House committee approves guidelines for impeachment hearings

In this Sept. 10, 2019, photo, House Judiciary Committee Chairman Jerrold Nadler, D-N.Y., prepares for a markup hearing on a series of bills on Capitol Hill in Washington. The House Judiciary Committee is preparing for its first impeachment-related vote, set to define procedures for upcoming hearings on President Donald Trump even as some moderates in the caucus are urging the panel to slow down. (AP Photo/Patrick Semansky)

WASHINGTON — House Judiciary Committee Chairman Jerrold Nadler says there’s no confusion about what his committee is doing: It’s an impeachment investigation, no matter how you want to phrase it.

Nadler tried to clear up any misconceptions Thursday as the committee approved guidelines for impeachment hearings on President Donald Trump . Some of Nadler’s fellow Democrats — including House Majority Leader Steny Hoyer — have stumbled over how to explain what they’re doing.

“Some call this process an impeachment inquiry. Some call it an impeachment investigation. There is no legal difference between these terms, and I no longer care to argue about the nomenclature,” Nadler, D-N.Y., said as he opened the meeting. “But let me clear up any remaining doubt: The conduct under investigation poses a threat to our democracy. We have an obligation to respond to this threat. And we are doing so.”

Republicans disagree with Nadler and they argue that the House has never voted to open an official inquiry. Georgia Rep. Doug Collins, the top Republican on the committee, said the committee “has become a giant Instagram filter … it’s put in there to look like something, but it’s really not.”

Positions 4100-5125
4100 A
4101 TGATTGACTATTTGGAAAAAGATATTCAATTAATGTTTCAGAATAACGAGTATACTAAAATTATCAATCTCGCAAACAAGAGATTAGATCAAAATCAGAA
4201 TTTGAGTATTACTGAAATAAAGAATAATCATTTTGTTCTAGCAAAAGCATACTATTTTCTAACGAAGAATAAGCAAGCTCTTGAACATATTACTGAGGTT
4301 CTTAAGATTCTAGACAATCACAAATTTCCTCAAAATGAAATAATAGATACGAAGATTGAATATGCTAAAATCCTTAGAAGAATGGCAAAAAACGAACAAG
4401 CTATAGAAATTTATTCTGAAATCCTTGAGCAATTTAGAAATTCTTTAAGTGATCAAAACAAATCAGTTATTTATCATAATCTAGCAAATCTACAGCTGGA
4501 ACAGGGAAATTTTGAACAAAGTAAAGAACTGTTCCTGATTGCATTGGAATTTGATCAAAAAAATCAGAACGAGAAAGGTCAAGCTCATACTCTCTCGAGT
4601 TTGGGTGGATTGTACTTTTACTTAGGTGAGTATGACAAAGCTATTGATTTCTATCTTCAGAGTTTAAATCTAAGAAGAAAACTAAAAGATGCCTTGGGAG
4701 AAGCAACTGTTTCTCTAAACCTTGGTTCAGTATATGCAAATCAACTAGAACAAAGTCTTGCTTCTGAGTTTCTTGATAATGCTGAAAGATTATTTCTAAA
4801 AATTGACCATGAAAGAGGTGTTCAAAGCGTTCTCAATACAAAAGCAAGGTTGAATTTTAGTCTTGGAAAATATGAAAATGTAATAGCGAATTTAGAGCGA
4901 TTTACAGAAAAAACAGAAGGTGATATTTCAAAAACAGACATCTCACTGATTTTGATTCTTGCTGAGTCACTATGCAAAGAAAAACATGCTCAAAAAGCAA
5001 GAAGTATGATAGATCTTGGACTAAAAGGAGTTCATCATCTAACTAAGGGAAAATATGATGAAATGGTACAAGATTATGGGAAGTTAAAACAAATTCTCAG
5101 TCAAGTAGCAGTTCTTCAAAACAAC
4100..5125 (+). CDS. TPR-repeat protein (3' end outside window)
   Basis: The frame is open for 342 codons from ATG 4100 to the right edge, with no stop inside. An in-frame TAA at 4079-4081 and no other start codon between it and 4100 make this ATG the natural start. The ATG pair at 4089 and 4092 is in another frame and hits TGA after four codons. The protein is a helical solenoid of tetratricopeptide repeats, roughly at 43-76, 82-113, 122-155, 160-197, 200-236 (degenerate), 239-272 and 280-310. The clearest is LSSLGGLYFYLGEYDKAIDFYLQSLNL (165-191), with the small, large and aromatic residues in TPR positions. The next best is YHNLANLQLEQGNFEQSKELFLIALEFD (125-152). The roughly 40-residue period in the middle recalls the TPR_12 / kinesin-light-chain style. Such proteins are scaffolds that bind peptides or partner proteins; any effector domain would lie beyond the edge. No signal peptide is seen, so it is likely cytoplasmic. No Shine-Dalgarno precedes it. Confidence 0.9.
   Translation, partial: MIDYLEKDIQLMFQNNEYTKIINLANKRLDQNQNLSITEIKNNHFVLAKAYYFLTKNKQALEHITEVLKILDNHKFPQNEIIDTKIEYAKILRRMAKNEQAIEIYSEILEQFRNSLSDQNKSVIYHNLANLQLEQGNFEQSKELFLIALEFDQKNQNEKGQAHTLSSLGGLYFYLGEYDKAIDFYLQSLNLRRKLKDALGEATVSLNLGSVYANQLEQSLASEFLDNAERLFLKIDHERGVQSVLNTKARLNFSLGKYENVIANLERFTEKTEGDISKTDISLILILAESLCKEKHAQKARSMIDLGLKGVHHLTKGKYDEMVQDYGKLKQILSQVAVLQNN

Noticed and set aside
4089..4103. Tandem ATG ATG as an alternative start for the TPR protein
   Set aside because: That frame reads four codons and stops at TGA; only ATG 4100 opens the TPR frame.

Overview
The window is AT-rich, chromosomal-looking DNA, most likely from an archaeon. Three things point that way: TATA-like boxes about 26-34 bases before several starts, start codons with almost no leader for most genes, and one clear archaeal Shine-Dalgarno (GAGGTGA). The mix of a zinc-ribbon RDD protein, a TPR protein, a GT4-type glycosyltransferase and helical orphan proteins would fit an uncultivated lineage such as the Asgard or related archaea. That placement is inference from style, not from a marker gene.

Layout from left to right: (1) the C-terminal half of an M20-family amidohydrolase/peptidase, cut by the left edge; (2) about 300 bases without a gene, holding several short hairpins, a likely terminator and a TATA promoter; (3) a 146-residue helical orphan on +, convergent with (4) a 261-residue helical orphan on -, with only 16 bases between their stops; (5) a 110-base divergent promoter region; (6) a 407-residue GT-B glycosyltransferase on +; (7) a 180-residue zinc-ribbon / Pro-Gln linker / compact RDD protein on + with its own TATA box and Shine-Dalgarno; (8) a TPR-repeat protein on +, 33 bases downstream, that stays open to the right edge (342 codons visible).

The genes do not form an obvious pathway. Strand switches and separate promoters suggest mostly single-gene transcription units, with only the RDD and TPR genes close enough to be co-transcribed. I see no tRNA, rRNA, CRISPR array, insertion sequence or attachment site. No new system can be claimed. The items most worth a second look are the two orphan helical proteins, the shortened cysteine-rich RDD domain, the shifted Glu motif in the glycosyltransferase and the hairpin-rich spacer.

Collins said Democrats are trying to have it both ways.

“My colleagues know very well they don’t have the votes to authorize impeachment proceedings on the House floor, but they want to impeach the president anyway,” Collins said. “So, they are pretending to initiate impeachment.”

Impeachment has divided Democrats who control the House. Democrats on Nadler’s committee, including some of the most liberal members of the House, have been eager to move forward with the process. But moderates, mostly first-term lawmakers who handed their party the majority in the 2018 election, are concerned about the committee’s drumbeat on impeachment and the attention that comes with that continued action.

Several of those freshman lawmakers met with Nadler on Wednesday and expressed concerns about the path ahead.

“It’s sucking the air out of all the good stuff that we’re doing, so that’s our concern,” said Florida Rep. Donna Shalala, who attended the meeting. She said very few constituents in her swing district asked her about impeachment over the August recess.

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